The Slider essentially replicates all the virtues of Electric Warrior, crammed with effortless hooks and trashy fun. All of Bolan's signatures are here -- mystical folk-tinged ballads, overt sexual come-ons crooned over sleazy, bopping boogies, loopy nonsense poetry, and a mastery of the three-minute pop song form.

The main difference is that the trippy mix of Electric Warrior is replaced by a fuller, more immediate-sounding production. Bolan's guitar has a harder bite, the backing choruses are more up-front, and the arrangements are thicker-sounding, even introducing a string section on some cuts (both ballads and rockers).

Even with the beefier production, T. Rex still doesn't sound nearly as heavy as many of the bands it influenced (and even a few of its glam contemporaries), but that's partly intentional -- Bolan's love of a good groove takes precedence over fast tempos or high-volume crunch.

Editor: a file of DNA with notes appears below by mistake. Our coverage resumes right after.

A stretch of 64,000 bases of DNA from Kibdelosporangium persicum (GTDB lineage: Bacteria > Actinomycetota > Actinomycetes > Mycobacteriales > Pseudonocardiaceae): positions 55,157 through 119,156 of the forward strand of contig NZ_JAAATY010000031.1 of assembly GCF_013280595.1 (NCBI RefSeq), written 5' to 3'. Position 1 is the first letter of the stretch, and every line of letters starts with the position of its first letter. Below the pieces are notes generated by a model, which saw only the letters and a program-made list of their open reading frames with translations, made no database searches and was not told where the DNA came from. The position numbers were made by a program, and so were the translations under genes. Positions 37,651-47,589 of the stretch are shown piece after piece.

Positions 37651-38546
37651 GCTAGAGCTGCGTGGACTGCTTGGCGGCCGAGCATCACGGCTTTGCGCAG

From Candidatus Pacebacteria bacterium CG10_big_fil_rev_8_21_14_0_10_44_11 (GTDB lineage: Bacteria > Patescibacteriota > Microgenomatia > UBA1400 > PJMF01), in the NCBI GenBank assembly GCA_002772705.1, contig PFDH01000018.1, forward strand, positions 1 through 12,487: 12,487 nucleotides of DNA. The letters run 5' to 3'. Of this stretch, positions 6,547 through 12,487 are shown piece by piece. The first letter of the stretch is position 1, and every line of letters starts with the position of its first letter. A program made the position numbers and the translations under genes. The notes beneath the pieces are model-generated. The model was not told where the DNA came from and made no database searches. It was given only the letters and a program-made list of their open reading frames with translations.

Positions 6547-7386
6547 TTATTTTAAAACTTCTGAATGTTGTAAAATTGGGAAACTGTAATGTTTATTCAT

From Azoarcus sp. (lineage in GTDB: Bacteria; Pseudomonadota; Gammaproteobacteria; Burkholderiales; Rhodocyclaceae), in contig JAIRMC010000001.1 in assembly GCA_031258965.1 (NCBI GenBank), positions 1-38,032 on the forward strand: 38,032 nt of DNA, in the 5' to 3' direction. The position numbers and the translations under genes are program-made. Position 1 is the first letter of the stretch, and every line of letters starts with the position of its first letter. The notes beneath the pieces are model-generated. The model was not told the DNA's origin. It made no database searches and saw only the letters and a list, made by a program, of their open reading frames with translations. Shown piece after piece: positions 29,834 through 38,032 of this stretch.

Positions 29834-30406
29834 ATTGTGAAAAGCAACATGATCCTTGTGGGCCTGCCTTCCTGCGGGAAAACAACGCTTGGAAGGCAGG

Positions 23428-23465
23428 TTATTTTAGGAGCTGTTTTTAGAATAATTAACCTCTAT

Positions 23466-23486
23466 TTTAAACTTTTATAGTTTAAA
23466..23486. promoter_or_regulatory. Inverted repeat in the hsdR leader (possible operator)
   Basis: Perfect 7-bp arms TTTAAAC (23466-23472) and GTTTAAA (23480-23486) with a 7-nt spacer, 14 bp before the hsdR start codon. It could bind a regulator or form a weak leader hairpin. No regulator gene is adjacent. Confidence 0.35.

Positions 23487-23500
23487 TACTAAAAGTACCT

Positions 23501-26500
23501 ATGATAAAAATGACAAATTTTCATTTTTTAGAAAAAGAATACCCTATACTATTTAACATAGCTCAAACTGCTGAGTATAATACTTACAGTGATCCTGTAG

Lyrically, Bolan's flair for the sublimely ridiculous is fully intact, but he has way too much style for The Slider to sound truly stupid, especially given the playful, knowing wink in his delivery. It's nearly impossible not to get caught up in the irresistible rush of melodies and cheery good times. Even if it treads largely the same ground as Electric Warrior, The Slider is flawlessly executed, and every bit the classic that its predecessor is.